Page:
The state manages the highway network through the Alabama Department of Transportation, abbreviated ALDOT.
The state of Alabama is a major hub of several Interstate Highways , more so than neighboring Mississippi. Interstate 10 passes through the south of the state, parallel to the Gulf of Mexico, through the port city of Mobile. Interstate 20 runs east-west through the center of the state through the largest city of Birmingham and is double -numbered to the west with Interstate 59. Both routes split, with I-20 running east to Atlanta, while I-59 running northeast to Chattanooga. Interstate 22 is an east-west route in the northwest of the state, from Memphis to Birmingham. The Interstate 65 is the state’s primary north-south route, running from Mobile through Montgomery and Birmingham to the border with Tennessee, with Interstate 565 branching off to the northern city of Huntsville.
Interstate 85 begins in Montgomery and then heads northeast to the Georgia border toward Atlanta. The main flows of through traffic run east-west or diagonally through the state, for example, the combination I-10, I-65 and I-85 is commonly used between New Orleans and Atlanta. The combination of I-22 and I-20 is used for traffic from Memphis and west to Atlanta.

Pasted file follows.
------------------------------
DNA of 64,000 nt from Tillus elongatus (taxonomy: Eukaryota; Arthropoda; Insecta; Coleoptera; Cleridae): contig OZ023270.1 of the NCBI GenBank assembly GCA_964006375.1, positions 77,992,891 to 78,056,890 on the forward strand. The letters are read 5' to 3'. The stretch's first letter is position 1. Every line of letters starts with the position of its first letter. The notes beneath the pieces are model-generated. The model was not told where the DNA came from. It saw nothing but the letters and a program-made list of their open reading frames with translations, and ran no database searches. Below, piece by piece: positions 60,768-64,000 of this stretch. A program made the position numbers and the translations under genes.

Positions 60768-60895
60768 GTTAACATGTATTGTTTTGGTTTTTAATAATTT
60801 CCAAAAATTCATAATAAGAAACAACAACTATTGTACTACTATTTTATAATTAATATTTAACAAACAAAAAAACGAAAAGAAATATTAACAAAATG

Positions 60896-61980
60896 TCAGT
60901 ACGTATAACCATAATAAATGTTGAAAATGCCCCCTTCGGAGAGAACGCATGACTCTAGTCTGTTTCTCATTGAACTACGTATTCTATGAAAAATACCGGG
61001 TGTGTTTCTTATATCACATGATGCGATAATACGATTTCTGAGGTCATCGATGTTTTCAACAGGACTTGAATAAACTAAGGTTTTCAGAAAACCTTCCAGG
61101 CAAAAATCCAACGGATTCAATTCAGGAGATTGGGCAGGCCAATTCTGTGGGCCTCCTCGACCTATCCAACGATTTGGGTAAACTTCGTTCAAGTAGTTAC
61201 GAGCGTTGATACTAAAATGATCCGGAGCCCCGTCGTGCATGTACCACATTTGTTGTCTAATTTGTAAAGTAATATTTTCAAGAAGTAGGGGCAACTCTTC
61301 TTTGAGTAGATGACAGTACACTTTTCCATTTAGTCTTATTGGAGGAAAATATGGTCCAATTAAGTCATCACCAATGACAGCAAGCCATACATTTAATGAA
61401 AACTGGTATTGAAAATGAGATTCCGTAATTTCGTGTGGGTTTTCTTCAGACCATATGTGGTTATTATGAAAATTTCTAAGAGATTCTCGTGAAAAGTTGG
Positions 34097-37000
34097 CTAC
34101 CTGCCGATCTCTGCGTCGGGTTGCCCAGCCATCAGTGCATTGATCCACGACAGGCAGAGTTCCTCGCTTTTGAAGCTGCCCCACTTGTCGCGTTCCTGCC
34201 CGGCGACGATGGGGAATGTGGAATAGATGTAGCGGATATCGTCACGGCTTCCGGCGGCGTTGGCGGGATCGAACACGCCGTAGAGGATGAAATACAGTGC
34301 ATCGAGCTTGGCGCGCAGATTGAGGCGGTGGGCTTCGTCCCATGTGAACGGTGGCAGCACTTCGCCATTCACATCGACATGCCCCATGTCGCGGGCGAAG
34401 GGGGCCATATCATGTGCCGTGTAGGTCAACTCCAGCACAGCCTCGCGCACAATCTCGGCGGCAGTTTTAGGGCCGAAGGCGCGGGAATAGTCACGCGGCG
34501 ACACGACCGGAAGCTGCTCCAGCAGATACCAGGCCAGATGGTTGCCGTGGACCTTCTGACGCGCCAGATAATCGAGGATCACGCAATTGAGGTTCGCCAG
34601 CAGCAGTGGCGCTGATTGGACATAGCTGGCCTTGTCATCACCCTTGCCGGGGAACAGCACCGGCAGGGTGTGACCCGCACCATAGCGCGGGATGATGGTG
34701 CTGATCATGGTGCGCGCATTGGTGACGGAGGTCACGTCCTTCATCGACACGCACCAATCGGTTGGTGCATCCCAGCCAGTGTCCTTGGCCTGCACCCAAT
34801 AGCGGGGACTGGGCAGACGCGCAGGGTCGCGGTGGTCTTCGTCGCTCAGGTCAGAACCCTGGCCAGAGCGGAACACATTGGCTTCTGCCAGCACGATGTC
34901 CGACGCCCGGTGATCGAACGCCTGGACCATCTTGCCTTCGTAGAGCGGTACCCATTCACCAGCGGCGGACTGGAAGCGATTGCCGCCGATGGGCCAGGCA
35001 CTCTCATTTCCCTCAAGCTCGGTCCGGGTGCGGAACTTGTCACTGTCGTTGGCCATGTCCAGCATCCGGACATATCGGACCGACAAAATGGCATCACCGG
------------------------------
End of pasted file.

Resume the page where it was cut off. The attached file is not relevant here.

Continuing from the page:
Various short auxiliary routes of the Interstate Highways complement the network at the larger cities. Interstate 165 is a spur in Mobile, while Interstate 359 forms in the western city of Tuscaloosa. Interstate 459 forms Birmingham ‘s southern and eastern bypass, and Interstate 759 is a spur in the eastern city of Gadsden. The main places not served by Interstate Highways are Dothan in the southeast and Florence-Sheffield in the northwest.
- Bittranslators: State overview of Alabama, including geography, economy, population and history as well as introduction to major cities of Alabama.
A reasonable number of US Highways cross the state. Before the construction of the Interstate Highways, these were the main thoroughfares, but with the completion of the Interstate Highway network, many routes fulfill a secondary importance to the Interstates. US 43 is a major north-south route in the western half of the state that is largely without an Interstate Highway. This runs from Mobile via Tuscaloosa and Florence to the border with Tennessee. US 45 runs northwest from Mobile to Mississippi and US 72 is a major east-west route in the north of the state, passing through Florence and Huntsville.
US 80 forms a major east-west connection through the center of the state and is considered the major missing link of an Interstate Highway between Meridian, Mississippi, and Montgomery. The US 82 forms the connection between Montgomery and Tuscaloosa, among other things. The US 231 is, among other things, the connection from Dothan to Montgomery. US 280 connects Birmingham to Columbus, Georgia. US 431 is the longest north-south route in the east of the state.